Growing evidence suggests that more and more, businesses of all types are in need of some very hard-to-find skills: The so-called “soft skills.”
Last week, I joined several of New Hampshire Destination Imagination board members in giving a marketing brief to a team of students at Southern New Hampshire University. After the class, one student asked a great question: “Is creativity and problem-solving skills actually needed?” I love when you start out to “question everything”. It’s something many of the students in our program learn to do. Destination Imagination, or “D.I.” empower kids to build creativity, problem-solving, critical thinking, and collaboration skills while solving open-ended challenges based on STEAM (science, technology, engineering, arts and math).
Here’s why this is important.
The World Economic Forum, or WEF, is an International Organization for Public-Private Cooperation with the goal of improving the World. In their Future of Jobs Report, of the top ten skills needed in the job force by 2020, schools currently provide few of these and the D.I. program helps students grow all of them:
- Complex Problem Solving
- Critical Thinking
- People Management
- Coordinating with Others
- Emotional Intelligence
- Judgement and Decision Making
- Service Orientation
- Negotiation and cognitive flexibility.
What About New Hires?
Entrepreneur.com just published the results of a survey of the top unique skills that companies are looking for in their new hires. Again, presentation skills, solving problems, coaching co-workers, voicing opinions while open to feedback, being creative and innovative are all key needs – and takeaways that students in Destination Imagination program learn. In recent conversations, we also hear of one not mentioned in the article: confidence.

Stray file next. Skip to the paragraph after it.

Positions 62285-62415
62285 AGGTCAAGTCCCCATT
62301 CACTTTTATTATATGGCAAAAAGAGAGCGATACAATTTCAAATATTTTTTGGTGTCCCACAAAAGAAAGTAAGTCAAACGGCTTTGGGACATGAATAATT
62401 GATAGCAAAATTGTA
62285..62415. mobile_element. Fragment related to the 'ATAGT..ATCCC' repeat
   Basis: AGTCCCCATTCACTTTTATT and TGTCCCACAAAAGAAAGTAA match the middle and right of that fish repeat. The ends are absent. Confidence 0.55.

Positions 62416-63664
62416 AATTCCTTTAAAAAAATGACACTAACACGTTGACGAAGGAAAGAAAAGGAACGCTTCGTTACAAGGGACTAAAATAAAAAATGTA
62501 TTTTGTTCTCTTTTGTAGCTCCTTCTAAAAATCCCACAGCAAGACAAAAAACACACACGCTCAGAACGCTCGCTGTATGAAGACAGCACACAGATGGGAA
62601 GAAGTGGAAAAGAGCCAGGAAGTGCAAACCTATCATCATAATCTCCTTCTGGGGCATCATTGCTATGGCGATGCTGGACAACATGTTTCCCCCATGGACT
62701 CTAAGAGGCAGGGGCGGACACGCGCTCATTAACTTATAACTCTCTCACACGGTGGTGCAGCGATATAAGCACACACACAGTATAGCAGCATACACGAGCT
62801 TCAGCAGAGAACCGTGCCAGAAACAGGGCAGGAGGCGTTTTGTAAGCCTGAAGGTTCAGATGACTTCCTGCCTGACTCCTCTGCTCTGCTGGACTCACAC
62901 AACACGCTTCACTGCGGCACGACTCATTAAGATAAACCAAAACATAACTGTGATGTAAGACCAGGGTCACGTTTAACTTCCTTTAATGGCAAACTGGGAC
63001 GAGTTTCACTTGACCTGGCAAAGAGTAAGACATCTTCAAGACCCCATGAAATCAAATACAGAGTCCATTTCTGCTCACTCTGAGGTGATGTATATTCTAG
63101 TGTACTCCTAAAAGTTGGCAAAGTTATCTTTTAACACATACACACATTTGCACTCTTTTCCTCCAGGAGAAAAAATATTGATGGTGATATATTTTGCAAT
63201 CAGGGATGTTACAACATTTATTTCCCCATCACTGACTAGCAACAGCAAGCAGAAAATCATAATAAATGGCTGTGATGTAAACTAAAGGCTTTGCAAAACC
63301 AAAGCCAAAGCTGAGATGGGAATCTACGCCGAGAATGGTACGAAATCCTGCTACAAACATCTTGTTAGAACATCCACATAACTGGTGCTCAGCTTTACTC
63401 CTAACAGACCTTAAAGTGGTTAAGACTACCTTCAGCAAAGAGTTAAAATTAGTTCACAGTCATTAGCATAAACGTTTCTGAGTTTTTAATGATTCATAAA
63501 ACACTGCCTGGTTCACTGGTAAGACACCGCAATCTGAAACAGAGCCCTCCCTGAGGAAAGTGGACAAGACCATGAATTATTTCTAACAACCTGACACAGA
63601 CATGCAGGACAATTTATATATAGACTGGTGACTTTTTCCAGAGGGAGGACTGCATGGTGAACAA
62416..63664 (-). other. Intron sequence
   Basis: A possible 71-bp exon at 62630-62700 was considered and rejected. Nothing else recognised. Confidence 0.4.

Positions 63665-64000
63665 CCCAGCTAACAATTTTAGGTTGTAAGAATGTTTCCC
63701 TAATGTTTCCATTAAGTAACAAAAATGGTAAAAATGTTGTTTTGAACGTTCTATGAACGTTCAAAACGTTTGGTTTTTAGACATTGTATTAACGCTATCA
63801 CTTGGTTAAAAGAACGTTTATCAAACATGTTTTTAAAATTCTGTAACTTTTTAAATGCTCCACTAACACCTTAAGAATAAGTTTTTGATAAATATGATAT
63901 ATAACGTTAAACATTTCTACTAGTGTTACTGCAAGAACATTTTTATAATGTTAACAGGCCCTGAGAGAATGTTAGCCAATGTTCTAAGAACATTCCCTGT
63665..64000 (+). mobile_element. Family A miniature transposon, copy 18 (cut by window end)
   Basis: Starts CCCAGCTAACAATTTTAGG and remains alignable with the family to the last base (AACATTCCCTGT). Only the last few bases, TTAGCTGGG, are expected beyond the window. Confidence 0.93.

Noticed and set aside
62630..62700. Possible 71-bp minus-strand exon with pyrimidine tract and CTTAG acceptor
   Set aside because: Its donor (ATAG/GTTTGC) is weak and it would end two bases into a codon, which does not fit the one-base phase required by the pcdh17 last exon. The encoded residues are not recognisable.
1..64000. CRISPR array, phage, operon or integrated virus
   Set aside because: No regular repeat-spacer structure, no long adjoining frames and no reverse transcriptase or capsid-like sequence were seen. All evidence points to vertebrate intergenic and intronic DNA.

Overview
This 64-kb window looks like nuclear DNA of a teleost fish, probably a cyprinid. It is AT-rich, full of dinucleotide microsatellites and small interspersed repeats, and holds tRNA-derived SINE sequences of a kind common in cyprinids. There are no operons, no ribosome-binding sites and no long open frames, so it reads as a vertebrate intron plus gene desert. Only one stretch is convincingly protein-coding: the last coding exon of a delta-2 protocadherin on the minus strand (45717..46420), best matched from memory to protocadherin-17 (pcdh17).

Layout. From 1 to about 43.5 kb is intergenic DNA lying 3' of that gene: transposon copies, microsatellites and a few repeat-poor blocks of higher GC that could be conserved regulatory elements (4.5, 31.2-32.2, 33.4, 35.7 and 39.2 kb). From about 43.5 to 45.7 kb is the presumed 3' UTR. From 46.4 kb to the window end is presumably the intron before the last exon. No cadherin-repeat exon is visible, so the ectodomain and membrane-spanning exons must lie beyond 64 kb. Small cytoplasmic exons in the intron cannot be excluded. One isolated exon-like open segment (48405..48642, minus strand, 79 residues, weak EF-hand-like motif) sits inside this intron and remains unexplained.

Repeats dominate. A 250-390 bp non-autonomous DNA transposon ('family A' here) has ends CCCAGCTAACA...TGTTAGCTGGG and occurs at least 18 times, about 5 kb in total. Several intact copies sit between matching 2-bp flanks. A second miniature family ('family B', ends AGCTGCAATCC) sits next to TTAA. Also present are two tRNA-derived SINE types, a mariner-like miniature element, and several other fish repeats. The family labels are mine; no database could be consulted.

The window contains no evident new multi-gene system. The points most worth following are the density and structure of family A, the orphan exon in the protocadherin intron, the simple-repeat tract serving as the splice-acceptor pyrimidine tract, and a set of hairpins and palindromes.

On almost the same day, Time.com published the results of a study showing why college grads can’t get hired: They need more “soft skills”. According to the article, “More than 60% of employers say applicants lack “communication and interpersonal skills” — a jump of about 10 percentage points in just two years”. Again, a core component to Destination Imagination.
Finally, Overblog posted a commentary on the IBM report entitled “Capitalizing on Complexity / Insights from the Global CEO Study”. [DISCLAIMER: IBM is a sponsor of Destination Imagination, Inc.].
Among the core takeaways, “The world’s private and public sector leaders identify ‘creativity’ as the single most important leadership competency for enterprises seeking a path through…complexity.”
They broke down the central themes of the report as: “Creativity Leadership Rocks!”, “Build Cross Disciplinary Collaboration Capacity!” and “Enable Organizational Dexterity!”
Finally, I have taught university classes on The Future of Business for several years, and I will share that the way we learn, act, react, engage, transact and affect transactions is changing quickly. Powered by less expensive technology and changing buying patterns in the economy, local and global collaboration has gained significant traction. These trends will continue, and if our kids have a say in it, will only be for the better.